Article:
Boom in Oil & Gas Pipeline Infrastructure
The advancements in technologies such as hydraulic fracking have enhanced the scope for both natural gas and oil. This is bolstering the demand for a robust pipeline infrastructure to transport the fuel. The pipelines are coming up in several destinations - from rural to urban landscapes.
According to industry experts “As long as the U.S. is reliant on cheap and plentiful natural gas and oil, pipeline infrastructure will need to be built. No other method of transporting these liquids, they say - whether by truck, barge or rail - is as safe, efficient, and environmentally friendly as pipelines”.
Oil & Gas production was on the decline in the US till hydraulic fracturing and horizontal drilling techniques enabled firms to access deep shale formations that had previously been inaccessible.
In the background of pipeline expansion, there is stiff opposition from certain sections. For instance, the construction of a network of pipeline infrastructure including the spending of billion of dollar would lock the US in fossil fuel development for decades when they must be moving to cleaner energy. Again, experts believe, state and federal regulators authorize projects expeditiously without analysing the risk involved. For e.g.: if there is an accident in a petroleum pipeline, the surrounding area would be polluted by environmentally damaging viscous oil that would require a long time to clean up. On the other hand, gas pipelines are highly pressurized and could lead to explosions.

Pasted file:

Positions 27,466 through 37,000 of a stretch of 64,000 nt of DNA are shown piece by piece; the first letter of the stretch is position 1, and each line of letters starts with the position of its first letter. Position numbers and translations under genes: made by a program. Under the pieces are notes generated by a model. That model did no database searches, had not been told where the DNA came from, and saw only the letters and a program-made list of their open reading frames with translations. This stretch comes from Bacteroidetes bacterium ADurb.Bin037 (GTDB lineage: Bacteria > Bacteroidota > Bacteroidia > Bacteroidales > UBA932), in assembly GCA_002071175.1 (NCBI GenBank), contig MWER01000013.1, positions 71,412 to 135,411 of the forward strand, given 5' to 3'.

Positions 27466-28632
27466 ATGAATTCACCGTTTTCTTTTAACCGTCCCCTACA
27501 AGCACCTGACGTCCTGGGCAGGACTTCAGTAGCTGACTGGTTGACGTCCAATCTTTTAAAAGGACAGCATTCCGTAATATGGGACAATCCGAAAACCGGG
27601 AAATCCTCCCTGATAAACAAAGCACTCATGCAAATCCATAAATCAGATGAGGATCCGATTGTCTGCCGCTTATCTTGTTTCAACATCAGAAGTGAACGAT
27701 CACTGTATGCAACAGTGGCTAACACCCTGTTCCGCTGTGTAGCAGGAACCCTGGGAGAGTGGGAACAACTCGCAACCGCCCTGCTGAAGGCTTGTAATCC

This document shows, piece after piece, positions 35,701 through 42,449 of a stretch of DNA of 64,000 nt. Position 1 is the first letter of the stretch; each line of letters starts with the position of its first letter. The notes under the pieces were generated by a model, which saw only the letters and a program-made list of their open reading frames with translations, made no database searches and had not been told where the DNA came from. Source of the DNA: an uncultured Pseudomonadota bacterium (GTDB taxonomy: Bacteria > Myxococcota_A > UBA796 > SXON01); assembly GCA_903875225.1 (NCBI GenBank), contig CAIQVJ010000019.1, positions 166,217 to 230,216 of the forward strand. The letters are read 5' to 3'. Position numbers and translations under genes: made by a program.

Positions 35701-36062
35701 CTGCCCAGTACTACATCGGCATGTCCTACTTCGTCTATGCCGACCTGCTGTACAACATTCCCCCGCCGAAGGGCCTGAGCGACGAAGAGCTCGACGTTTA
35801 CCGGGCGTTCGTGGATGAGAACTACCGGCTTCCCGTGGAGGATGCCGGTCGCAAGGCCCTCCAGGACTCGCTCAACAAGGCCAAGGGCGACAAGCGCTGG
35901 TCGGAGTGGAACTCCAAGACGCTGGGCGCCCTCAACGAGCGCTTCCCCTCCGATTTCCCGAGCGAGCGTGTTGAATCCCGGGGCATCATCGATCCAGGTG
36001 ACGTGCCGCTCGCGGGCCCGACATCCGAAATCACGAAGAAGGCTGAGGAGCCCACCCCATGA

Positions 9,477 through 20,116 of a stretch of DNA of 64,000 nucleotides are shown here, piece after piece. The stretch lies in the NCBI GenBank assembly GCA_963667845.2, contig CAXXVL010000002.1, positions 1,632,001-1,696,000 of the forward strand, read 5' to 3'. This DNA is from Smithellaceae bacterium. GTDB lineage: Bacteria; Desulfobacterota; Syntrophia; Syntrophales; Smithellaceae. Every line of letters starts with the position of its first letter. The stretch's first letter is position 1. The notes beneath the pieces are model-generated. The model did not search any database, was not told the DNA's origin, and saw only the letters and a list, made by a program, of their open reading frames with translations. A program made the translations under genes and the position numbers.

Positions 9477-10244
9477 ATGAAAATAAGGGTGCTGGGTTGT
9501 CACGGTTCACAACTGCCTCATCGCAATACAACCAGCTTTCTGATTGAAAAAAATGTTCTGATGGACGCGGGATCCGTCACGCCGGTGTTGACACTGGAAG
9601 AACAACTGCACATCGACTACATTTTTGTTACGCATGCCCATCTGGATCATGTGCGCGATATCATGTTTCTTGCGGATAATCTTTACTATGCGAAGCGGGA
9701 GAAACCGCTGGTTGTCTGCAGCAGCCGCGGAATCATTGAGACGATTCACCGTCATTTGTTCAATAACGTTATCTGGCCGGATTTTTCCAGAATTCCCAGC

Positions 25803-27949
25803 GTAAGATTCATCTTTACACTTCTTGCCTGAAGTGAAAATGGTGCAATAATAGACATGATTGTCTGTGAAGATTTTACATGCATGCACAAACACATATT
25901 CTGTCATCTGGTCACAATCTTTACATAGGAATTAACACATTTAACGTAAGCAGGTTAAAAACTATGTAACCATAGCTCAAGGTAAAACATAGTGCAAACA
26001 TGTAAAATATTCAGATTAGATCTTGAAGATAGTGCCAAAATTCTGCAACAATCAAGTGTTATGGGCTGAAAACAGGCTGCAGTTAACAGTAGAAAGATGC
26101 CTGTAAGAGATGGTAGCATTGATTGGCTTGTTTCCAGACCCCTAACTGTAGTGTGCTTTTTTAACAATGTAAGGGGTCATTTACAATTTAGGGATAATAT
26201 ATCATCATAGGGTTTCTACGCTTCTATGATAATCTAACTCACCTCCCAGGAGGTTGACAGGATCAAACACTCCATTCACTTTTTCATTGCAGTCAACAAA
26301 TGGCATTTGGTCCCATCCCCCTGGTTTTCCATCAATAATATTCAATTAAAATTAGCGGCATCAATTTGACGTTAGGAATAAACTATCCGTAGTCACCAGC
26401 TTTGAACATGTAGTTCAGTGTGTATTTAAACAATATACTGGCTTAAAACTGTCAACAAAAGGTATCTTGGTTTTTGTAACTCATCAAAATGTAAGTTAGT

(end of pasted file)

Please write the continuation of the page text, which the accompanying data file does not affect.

Environmental groups are resisting pipeline projects:
• The Keystone XL - delivering crude oil extracted from Alberta's tar sands to the U.S. Gulf Coast.
• The Northeast Energy Direct Project – delivering gas from the Marcellus formation in the eastern U.S. to England.
• An upcoming $5-billion project from Duke Energy and Dominion to deliver gas to North Carolina.
• Two pipeline projects that would deliver crude oil from the Bakken region in North Dakota to key destinations in Illinois and Oklahoma.
In the US, gas pipelines that are laid across multiple states must be approved by the Federal Energy Regulatory Commission (FERC). Once the pipelines are installed, the safety of Oil & Gas pipelines is the responsibility of the Federal Pipeline and Hazardous Materials Safety Administration (PHMSA). According to The Environmental Protection Agency, the gas pipelines account for 10 percent of the industry's poisonous methane. The technology to liquefy and move natural gas by train or truck is still in the initial stage of development.